CHICAGO (CBS) — The Senate confirmation and quick swearing in of Brett Kavanaugh to the U.S. Supreme Court sparked protests across the country, including Chicago.
Several dozen people gathered at Daley Plaza to share their stories of surviving sexual assault. They said they are appalled at the U.S. Senate.
Similar vigils were held in other major cities. Protesters said they are genuinely scared for their future.
Protesters opposed to Brett Kavanaugh’s appointment to the US Supreme Court swarmed over Washington on Saturday — massing at the Capitol, disrupting the confirmation vote in the Senate and banging on the Supreme Court building doors when Kavanaugh arrived to be sworn in.
About 5:45 p.m. ET Saturday, a large crowd of protesters surged onto the front steps of the Supreme Court, chanting, “Hey hey, ho ho, Kavanaugh has got to go.”
After police pushed them back from the doors, the demonstrators held signs and chanted, “No justice, no peace,” and “We believe Anita Hill,” a reference to the woman who accused Justice Clarence Thomas of misconduct.
It’s not known if Kavanaugh heard the protesters. Police cleared the steps of the court about 6:15 p.m. and set up barriers.
Earlier, Capitol Police said 14 people were arrested for protests in the Senate Gallery, 13 during the successful vote to confirm Kavanaugh and one a short time earlier.
Protesters stood one by one in different sections of the gallery, most with their fists raised, and yelled “I will not consent.”
“The sergeant-at-arms will restore order in the gallery,” the presiding officer, Vice President Mike Pence, said several times.
Police forcibly removed the protesters, with one person dragged out by their arms and legs. They kept screaming as they were pulled into the hallway.
Crowds started forming around 9 a.m. ET outside the Capitol building and the Supreme Court building and grew through the morning.
Protesters occupied the Rotunda Steps on the East Front of the US Capitol early Saturday afternoon, with about 150 of them being arrested, Capitol Police said in a news release.
Video showed them lined up, with wrists cuffed behind their backs on the Capitol lawn. Police cleared the steps and the Capitol Plaza, and the protesters headed back to the Supreme Court.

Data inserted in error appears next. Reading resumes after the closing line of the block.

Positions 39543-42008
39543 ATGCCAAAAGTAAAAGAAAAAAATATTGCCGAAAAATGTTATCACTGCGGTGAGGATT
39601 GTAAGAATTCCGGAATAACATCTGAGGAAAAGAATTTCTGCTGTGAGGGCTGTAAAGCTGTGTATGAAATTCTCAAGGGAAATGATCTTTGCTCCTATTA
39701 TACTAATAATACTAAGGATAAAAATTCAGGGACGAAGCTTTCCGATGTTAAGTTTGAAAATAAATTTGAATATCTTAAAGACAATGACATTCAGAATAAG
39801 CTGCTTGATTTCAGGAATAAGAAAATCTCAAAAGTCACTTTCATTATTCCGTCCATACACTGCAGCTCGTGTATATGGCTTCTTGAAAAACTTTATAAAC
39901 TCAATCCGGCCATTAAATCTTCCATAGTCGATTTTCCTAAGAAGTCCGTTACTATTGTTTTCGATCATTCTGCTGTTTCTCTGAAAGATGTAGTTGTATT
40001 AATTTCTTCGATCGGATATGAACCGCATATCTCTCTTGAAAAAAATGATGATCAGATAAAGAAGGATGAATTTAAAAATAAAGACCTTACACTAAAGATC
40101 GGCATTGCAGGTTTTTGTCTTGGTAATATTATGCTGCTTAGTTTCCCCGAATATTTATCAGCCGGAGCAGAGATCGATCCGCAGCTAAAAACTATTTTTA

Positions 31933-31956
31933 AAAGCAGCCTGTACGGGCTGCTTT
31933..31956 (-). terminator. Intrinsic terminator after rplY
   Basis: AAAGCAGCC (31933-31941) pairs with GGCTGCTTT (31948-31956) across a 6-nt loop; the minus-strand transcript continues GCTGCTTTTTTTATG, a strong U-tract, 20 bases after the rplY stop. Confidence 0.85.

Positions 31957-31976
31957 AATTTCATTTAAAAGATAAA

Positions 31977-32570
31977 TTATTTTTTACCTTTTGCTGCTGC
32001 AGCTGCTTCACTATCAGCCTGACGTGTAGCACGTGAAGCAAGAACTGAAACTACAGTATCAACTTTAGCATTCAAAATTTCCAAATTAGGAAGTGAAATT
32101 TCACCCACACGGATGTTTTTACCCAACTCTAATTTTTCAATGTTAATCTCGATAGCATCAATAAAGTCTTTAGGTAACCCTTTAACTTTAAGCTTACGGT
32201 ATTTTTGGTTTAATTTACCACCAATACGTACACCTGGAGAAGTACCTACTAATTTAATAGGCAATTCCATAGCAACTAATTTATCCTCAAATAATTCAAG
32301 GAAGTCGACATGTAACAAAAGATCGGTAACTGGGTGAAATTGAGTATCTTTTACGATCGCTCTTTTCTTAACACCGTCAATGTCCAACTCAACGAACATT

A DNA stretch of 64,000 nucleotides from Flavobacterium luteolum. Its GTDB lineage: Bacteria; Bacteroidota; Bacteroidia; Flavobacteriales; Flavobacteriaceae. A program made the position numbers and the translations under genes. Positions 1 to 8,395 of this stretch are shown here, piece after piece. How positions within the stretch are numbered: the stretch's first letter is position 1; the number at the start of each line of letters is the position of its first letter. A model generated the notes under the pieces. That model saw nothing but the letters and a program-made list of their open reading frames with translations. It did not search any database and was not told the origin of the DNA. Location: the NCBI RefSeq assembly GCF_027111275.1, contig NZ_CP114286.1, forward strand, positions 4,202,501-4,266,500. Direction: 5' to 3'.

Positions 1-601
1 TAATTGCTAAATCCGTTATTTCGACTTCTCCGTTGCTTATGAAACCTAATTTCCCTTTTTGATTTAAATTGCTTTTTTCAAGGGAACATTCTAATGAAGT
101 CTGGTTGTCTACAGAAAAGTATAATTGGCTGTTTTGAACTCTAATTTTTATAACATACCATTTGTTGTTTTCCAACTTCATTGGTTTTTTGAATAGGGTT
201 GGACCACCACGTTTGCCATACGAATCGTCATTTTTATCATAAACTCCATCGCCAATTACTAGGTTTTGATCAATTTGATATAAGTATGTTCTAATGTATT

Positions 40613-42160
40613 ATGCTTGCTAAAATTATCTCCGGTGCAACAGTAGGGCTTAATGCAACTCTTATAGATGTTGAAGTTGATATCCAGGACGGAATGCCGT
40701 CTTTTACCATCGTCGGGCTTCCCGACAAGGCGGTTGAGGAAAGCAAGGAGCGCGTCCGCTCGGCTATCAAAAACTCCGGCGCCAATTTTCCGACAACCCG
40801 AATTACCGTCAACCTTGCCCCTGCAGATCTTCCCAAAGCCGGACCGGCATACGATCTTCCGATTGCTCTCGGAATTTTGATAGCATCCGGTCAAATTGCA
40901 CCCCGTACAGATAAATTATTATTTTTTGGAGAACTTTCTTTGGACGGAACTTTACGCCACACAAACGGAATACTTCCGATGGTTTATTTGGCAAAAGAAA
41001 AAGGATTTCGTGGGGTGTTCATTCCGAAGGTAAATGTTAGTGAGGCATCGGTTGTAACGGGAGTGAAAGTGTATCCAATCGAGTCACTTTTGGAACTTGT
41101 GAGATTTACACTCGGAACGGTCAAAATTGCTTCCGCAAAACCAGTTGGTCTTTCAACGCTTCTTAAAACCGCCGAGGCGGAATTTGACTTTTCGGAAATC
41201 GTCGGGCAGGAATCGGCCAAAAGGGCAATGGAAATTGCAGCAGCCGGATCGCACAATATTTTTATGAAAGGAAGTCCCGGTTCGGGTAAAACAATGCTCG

All the protesters taken into custody Saturday were charged with a violation of the Washington code against crowding, obstructing or incommoding. They were processed off-site.
More than 300 have been arrested in anti-Kavanaugh protests this week in the nation’s capital.
Demonstrators arrested Saturday who were arrested earlier — and paid a fine and were released — will not be allowed to pay a fine and go free again, Capitol Police told CNN.
Instead, they will be taken to central booking, where they will remain until Tuesday, because Monday is a federal holiday. This policy also would apply to those who disturb the Senate floor from the gallery.
Anyone arrested Saturday for the first time can pay a fine and be on their way, police said.
Kavanaugh’s confirmation beame a sure thing after Republican Sens. Jeff Flake of Arizona and Susan Collins of Maine and Democratic Sen. Joe Manchin of West Virginia announced they would support him.
Demonstrators held signs calling Kavanaugh a bad nominee because of sexual assault allegations against him and saying the selection process seemed to be biased against women.
One woman displayed a sign saying “Predators Club” with pictures of Kavanaugh, Justice Clarence Thomas and President Donald Trump.
A demonstration scheduled for Saturday outside Collins’ office in Portland, Maine, was canceled.
A group gathered there Friday and fell silent when she announced her decision, CNN affiliate WGME reported.
“It’s just this feeling of being utterly ignored,” Jenny O’Connell of Portland told WGME on Friday. “Susan Collins just made a huge choice to ignore her constituents and survivors (of sexual assault).”
The senator was elected in 1996 and would be on the ballot in 2020 if she decides to seek re-election.
According to postings on Facebook, protests also were scheduled Saturday in at least 10 other cities, including New Orleans and Tucson, Arizona.
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